WASHINGTON -- The extra weeks of unemployment insurance created in 2008 and 2009 to fight the recession significantly boosted the economy and saved millions of jobs, according to a study commissioned by the Labor Department.
"Unemployment insurance is one of the best investments we can make, not only for the millions of people that utilize UI benefits to provide for their families in a time of need, but for the millions more whose jobs are kept secure because of the stabilizing effect it has on our economy as a whole," said Labor Secretary Hilda Solis in a statement.
Most economists agree that unemployment benefits are among the most economically stimulative fiscal policies, because people receiving a few hundred dollars in benefits per week tend to spend the money immediately on necessities like food and rent. During every recession since the 1950s, Congress has given the unemployed additional weeks of benefits beyond the 26 provided by states. During the current recession the long-term unemployed have been eligible for as much as 99 weeks of aid -- though the extra help currently hangs in the balance.
The Labor Department's study, conducted by IMPAQ International and the Urban Institute, found that every dollar spent on unemployment benefits increased economic activity by two dollars, and that the extended benefits kept 1.6 million people on the job and averted 1.8 million layoffs each quarter. The study also found that extended unemployment insurance prevented an 18 percent fall in Gross Domestic Product.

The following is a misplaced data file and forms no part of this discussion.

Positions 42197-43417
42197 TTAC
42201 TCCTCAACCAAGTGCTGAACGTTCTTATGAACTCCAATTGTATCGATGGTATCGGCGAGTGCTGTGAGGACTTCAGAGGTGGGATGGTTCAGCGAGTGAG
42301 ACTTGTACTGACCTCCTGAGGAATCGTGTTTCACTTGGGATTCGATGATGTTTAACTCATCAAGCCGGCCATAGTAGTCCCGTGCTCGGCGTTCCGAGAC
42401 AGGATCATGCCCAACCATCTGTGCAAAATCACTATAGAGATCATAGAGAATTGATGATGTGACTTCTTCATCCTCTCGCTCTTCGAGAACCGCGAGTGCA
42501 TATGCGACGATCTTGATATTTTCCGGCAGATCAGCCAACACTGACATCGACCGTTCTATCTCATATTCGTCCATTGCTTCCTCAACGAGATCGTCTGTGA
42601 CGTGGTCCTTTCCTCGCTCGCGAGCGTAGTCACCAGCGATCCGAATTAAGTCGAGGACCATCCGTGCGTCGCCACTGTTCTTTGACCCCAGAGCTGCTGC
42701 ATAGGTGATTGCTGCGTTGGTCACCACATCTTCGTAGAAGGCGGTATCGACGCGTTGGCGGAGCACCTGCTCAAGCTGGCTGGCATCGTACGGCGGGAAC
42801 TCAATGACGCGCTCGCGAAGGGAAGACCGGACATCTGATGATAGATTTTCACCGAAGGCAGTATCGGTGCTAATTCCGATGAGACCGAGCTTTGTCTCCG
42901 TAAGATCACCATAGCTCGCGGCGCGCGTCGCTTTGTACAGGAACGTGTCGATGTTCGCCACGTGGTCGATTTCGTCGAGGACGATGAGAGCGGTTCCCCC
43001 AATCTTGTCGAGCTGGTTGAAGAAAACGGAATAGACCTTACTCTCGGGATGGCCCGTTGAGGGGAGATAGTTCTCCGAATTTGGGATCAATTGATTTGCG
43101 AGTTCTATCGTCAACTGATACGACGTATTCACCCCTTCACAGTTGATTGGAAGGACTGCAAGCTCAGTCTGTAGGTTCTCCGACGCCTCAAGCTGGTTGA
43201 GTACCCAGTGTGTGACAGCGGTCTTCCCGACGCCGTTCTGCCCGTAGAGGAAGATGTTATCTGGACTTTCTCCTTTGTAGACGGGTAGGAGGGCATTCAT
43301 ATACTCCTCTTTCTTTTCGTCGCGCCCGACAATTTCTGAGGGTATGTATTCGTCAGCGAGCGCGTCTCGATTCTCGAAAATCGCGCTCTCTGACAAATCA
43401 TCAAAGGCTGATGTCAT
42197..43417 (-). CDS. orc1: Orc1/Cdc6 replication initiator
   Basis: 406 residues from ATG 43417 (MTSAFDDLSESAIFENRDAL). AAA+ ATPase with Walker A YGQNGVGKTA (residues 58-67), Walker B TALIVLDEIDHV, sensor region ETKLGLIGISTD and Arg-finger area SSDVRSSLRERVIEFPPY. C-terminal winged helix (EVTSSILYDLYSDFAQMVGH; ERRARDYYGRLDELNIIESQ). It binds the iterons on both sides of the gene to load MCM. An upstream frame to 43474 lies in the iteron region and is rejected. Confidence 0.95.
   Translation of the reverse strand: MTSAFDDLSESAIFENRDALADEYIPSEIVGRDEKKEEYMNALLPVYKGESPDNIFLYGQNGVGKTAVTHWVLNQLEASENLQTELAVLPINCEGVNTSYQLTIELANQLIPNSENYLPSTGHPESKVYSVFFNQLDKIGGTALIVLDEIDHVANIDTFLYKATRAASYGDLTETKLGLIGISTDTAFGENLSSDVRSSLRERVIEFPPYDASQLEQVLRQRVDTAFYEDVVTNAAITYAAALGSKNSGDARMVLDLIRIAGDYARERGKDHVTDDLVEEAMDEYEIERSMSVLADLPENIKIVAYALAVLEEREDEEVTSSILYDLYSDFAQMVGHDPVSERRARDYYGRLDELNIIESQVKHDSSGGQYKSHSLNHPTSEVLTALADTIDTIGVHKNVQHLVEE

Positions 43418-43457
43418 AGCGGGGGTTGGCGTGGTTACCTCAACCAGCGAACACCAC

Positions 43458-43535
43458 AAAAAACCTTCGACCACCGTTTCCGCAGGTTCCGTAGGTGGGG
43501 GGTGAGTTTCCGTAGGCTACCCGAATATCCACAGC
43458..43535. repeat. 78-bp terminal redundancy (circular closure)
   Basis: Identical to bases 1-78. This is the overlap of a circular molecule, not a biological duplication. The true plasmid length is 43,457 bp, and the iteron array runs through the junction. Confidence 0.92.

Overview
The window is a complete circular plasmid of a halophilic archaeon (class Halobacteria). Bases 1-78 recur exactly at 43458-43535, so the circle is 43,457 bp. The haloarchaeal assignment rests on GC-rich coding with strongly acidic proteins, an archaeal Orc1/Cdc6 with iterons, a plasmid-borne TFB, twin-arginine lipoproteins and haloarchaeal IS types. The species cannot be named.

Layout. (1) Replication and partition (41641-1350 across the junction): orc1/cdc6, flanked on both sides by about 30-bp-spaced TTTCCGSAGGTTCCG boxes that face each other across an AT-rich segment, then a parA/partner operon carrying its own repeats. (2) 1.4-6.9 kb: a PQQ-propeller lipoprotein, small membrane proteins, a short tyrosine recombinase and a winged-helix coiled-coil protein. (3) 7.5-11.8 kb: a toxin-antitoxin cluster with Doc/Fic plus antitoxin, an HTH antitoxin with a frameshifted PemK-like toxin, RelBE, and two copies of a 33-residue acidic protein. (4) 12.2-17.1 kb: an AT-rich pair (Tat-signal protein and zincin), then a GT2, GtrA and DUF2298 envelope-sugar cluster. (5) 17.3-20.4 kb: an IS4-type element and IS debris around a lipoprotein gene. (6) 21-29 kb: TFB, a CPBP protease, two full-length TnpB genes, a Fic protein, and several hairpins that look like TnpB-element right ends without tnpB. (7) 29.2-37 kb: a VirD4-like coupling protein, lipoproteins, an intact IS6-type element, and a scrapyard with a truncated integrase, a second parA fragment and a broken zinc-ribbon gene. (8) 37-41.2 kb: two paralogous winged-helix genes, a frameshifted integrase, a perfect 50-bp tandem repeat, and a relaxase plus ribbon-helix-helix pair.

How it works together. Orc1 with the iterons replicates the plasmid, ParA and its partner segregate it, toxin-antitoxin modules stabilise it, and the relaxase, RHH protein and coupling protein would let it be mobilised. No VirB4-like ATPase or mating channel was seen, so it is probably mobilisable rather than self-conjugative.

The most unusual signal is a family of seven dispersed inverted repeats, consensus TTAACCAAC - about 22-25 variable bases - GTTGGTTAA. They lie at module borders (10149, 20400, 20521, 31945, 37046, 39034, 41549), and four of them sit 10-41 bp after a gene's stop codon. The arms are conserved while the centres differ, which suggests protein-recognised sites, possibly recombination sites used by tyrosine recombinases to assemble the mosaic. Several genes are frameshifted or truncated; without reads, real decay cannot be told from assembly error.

The progressive Economic Policy Institute estimates that reauthorizing the benefits for another full year will cost $65 billion and create more than 700,000 jobs. The Obama administration has called on Congress to reauthorize the benefits.
If it doesn't, the Labor Department estimates that two million long-term jobless will face an abrupt cut-off by the end of the year. "While the economy and the job market are on the road to recovery, the loss of consumer sales from removing billions of dollars in unemployment benefits will set us back," said Solis. "Now is not the time to turn our backs on the families that rely on these benefits and the businesses that serve them."
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